May 31, 2019

June 2019 : Families of all shapes and sizes



Families come in many combinations, shapes and sizes; they can grow and change, and sometimes diminish, but the bonds stretch and strengthen with each variation.

Through thick and thin, highs and lows, ebbs and flows, family members are there with their unwavering support and encouragement. Though they might drive you absolutely barmy at times, they’ll spring to your defence at the drop of a hat, and also make you wake up to many things – often your own failings. There are times you might want to run for the hills or pack all your belongings in a spotted handkerchief, escape and set out to seek your fortune, until a witty family member cracks a joke and all is forgiven.

Though not always related by blood, birth or early memories, often our closet friends can feel like family. This is especially true for people living away from home, where friends, colleagues and neighbours’ kindness and care become all important.

We have many entertaining books celebrating and showcasing families in many configurations in all their diversity and cherishing individuality.

Tiny hands (0–4) will be enticed by the gorgeous illustrations in the board book Baby’s First Words.Join in with baby as she learns new words with a lot of encouragement from her two doting fathers. All the family, especially younger siblings, will be amused by the chaotic family trying to get through their morning in The Longest Breakfast. Many different combinations of animal families, including non-traditional families feature in Suzanne Lang’s glorious Families, Families, Families.

4+ readers will enjoy reading Rose Robbins’s debut Me and My Sister published by Scallywag Press. This charming picturebook about family with lively quirky illustrations provides a child’s eye view of living with a sibling with autism. A number of readers might relate to some of the challenges addressed as well as the joys expressed of a living with a sibling bond with a difference.

Early readers (5–8) are sure to find both humour and pathos in Grandad’s Medal. Martin loves hearing his brave grandad’s tales of travel and adventure. But soon he has to find his own courage and bravery. Divided into short chapters for accessible reading; dealing with family, love and loss and a very special bond. Fans of non-fiction will be captivated by all the facts about different families packed into All About Families by the dynamic duo Felicity Brooks and Mar Ferrero. The range of families will encourage conversation and awareness of our multicultural world. Check out their latest book All About Feelings, which is another fabulous book we could all benefit from reading.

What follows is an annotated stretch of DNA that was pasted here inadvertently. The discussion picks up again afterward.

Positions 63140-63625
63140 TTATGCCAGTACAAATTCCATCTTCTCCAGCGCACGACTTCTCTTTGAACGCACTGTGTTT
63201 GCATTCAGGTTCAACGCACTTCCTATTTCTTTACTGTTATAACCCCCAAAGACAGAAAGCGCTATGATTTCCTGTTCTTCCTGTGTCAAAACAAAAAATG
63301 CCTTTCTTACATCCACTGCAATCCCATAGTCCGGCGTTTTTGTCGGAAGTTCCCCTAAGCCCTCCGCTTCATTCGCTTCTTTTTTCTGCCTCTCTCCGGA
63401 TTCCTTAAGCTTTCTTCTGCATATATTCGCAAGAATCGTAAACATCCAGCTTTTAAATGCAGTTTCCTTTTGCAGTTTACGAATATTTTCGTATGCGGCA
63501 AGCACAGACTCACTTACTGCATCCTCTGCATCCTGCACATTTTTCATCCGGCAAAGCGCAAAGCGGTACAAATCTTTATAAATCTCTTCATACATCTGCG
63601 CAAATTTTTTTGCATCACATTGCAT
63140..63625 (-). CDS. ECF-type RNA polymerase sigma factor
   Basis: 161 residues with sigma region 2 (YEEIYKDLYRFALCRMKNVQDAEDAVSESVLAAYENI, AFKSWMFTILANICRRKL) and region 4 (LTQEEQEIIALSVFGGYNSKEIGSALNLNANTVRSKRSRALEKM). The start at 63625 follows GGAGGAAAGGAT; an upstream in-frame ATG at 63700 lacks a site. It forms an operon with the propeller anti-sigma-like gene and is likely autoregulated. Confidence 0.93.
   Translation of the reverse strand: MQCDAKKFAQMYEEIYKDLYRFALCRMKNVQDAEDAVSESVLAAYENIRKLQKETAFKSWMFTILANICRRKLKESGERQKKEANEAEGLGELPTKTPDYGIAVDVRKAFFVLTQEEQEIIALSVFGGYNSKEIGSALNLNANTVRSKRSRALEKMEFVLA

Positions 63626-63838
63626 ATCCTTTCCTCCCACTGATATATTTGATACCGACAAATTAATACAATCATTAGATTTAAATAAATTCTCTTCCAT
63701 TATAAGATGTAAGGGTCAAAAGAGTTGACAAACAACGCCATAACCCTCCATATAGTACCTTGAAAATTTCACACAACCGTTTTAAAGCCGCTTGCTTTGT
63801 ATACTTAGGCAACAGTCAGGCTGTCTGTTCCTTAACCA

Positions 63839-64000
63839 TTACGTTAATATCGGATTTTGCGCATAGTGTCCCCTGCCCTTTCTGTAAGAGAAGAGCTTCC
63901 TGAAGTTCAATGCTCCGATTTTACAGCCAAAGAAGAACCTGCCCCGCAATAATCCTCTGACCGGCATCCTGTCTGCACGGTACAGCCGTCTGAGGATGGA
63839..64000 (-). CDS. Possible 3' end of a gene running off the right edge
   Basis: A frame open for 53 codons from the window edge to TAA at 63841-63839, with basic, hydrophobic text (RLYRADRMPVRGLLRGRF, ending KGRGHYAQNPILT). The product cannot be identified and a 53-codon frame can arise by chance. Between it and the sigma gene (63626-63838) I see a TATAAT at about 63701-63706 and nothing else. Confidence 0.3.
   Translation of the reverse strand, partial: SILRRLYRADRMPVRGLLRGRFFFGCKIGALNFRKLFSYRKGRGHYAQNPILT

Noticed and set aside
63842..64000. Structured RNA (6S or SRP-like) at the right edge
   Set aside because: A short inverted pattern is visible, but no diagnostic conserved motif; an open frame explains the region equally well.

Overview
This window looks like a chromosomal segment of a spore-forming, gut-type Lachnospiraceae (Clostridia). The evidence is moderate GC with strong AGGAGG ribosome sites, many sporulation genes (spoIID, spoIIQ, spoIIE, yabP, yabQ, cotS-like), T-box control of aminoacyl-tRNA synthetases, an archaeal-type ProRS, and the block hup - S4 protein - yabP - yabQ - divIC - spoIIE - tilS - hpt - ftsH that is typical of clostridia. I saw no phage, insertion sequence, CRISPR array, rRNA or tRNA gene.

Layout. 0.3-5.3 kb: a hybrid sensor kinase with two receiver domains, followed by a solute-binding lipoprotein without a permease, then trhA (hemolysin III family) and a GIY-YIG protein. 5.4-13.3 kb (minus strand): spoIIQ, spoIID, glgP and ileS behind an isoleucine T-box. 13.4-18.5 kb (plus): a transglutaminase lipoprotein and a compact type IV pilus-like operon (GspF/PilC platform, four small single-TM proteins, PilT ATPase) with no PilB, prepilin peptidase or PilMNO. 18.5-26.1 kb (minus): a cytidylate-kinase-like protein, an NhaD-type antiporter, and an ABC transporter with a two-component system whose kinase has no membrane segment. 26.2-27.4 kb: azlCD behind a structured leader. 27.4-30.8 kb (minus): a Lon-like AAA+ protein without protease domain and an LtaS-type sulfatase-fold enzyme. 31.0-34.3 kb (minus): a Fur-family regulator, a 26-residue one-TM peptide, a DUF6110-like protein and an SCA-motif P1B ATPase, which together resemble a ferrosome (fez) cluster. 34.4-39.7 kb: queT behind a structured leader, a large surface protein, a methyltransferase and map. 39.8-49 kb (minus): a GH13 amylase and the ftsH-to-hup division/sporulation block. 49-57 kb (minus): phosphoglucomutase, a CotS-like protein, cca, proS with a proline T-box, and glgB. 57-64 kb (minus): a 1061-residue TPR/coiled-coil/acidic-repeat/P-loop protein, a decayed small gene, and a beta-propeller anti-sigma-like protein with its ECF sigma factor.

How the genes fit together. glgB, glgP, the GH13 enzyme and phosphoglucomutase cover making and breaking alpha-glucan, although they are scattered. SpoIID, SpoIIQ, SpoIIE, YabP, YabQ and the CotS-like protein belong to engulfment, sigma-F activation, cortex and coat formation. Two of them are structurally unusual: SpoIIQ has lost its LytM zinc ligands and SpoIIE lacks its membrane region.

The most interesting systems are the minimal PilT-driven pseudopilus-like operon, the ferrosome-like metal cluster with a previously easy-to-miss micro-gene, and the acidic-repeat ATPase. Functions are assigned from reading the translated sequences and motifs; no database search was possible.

Older readers 10+ will be hooked by the sibling adventure featuring brothers Martin and Charlie in Mark Lowery’s Charlie and Me: 421 Miles from Home as they set off on a trip to Cornwall. Will they make it back in time before their parents realise? Young Stevie wonders will she ever marry and be able to have her own family in Meg Grehan’s sensitive verse novel The Deepest Breath. There’s never a dull moment in Emma Donoghue’s successful stories of family life with seven children, four parents and one three-legged dog The Lottery’s Plus One and the follow up The Lottery’s More or Less.

As the days become longer and we head towards the mid-summer solstice, let’s remember to take time out to appreciate the people we share our home and our lives with. What better way to bask in the sunshine or enjoy the stretch in the evening than to share a story with a loved one.